Monday, March 28, 2011


This Hillsborough, NC restaurant has been making waves in foodie circles for quite some time, but I've never before managed to get there. The other night, I finally did.

Its chef and owner, Aaron Vandemark, was a nominee for the James Beard award for Best Chef: Southeast this year. After the meal we had there, I'm convinced he deserves this nomination.

We sampled a significant portion of the menu, and every single dish was a winner. A bruschetta with Carolina Moon cheese, maple bacon, a fried egg, and arugula was a revelation, a breakfast I'd eat on any day. The carpaccio was thicker than normal and enriched with shaved mushrooms. The lamb ragu featured chunks of fried green tomatoes, an amazingly good combination. The grilled pork chop melted in your mouth and left behind a smoky, wonderful aftertaste. The simmered collards that came with it were, to my pleasant surprise, wonderful. I'm not at all a fan of collards, but I'd eat these with any dinner. Both desserts on the menu, a chocolate cake and a vanilla ice cream, were delicious.

Panciuto's Web site talks about the fusion of Italian dishes with a southern sensibility, and the food delivers perfectly on that mixed heritage. Added delights include their local sourcing--they source almost 90 percent of the ingredients from area farmers--and their homemade approach; they make everything in the meal from scratch.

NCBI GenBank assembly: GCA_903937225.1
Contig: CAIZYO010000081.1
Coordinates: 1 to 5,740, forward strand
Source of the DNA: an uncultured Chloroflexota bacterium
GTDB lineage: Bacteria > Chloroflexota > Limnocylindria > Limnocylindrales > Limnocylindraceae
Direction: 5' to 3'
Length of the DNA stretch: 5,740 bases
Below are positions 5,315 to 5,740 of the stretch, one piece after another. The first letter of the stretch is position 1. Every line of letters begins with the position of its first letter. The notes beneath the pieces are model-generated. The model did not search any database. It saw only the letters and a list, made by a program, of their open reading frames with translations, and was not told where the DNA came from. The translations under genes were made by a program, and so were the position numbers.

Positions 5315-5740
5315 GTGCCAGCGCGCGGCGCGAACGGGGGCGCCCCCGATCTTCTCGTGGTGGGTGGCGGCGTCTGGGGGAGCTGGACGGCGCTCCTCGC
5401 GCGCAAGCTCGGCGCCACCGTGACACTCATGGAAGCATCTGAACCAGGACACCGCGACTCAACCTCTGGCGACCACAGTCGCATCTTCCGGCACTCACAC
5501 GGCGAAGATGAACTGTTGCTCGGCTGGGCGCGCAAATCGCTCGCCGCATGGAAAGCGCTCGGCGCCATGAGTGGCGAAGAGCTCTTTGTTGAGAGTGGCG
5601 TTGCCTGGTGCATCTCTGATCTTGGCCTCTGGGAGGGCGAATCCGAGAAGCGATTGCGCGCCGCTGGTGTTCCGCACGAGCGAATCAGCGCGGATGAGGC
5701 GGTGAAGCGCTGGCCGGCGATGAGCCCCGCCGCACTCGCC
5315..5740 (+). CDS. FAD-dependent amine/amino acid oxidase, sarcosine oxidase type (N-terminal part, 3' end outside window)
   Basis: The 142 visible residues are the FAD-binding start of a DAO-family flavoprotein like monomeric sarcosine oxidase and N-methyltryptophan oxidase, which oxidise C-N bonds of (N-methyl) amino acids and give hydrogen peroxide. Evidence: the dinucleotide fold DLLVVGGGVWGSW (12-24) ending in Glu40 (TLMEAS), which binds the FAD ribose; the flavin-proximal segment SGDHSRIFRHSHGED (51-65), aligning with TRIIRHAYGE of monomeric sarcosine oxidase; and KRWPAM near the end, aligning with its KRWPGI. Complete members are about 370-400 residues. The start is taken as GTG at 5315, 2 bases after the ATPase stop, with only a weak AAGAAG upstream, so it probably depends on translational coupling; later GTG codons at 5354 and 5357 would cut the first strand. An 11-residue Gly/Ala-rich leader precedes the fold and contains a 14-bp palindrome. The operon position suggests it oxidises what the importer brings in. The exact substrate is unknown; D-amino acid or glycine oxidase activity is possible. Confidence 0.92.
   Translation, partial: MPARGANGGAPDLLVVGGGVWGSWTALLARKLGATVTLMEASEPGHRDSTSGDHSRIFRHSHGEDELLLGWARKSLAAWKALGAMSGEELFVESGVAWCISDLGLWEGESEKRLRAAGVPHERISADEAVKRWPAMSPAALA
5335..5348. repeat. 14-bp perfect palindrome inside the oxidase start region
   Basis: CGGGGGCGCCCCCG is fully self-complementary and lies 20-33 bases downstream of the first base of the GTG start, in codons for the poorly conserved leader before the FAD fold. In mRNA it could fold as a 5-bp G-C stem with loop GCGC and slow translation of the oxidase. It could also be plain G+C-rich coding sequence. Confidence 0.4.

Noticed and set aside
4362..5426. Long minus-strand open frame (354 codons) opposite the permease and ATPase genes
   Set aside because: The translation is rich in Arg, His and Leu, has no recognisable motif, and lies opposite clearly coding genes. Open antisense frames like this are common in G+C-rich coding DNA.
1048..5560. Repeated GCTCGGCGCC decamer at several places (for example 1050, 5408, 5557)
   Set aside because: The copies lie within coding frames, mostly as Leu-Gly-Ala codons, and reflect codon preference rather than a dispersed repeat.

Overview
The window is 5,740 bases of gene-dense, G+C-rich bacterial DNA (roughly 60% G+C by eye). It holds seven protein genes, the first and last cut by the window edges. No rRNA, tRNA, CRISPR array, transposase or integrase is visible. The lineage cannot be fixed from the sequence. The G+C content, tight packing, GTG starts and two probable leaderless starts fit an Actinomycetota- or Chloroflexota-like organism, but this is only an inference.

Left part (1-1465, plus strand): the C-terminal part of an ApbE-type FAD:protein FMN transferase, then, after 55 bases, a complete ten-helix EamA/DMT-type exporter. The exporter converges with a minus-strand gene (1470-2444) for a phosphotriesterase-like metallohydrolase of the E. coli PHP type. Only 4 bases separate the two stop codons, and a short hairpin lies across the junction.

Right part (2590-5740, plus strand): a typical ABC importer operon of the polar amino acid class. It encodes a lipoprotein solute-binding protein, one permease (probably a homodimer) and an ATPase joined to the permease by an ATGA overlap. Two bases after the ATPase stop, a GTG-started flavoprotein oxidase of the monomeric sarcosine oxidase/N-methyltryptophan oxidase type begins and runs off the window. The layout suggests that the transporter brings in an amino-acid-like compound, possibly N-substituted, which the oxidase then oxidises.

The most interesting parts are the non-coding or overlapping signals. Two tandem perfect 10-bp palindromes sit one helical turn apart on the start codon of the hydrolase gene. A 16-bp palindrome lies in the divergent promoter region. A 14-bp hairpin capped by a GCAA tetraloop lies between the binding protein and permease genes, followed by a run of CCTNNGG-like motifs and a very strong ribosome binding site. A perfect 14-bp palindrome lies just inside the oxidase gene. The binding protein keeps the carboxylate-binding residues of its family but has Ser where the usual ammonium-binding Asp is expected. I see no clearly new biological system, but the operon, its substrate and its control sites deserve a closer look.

I regret not going to Panciuto years ago, but it's definitely now on my list of the best places to eat in this area.

Sunday, March 27, 2011

The King's Speech

I know, I know: This film is so yesterday that it's almost out on DVD. What am I doing writing about it now?

Various trips and schedule conflicts meant that I missed it when my friends went to see it. I could have waited for the DVD release, which I will definitely buy, but I really wanted to watch it in a theater. Friday night, the opportunity presented itself, so I headed over to the one last local cinema that was still playing it.

With all the hype and awards around The King's Speech, and with such wonderful lead actors, I expected to like it. I didn't.

I loved it, absolutely adored the movie.

This film was as close to perfect as anything I've seen on the big screen in years. The script hewed closely to honesty while developing the difficult and complex relationship between the leads. The performances were broad only when the characters would have been acting broadly and otherwise were perfectly nuanced. The big three of the movie--Colin Firth, Geoffrey Rush, and Helena Bonham Carter--nailed every moment they were on screen.

If by some miracle you don't know anything about this movie, I don't want to give away any more. If you've followed it, I can't add anything about it that you won't already have read.

Save this: My recommendation that you see it, buy the DVD, and generally support this sort of filmmaking. After reporting again and again on movies that required me to turn off my brain, it's a refreshing pleasure to get to recommend one that rewards as much engagement as you are willing to give it.

As far as I'm concerned, it deserved its Best Picture Oscar.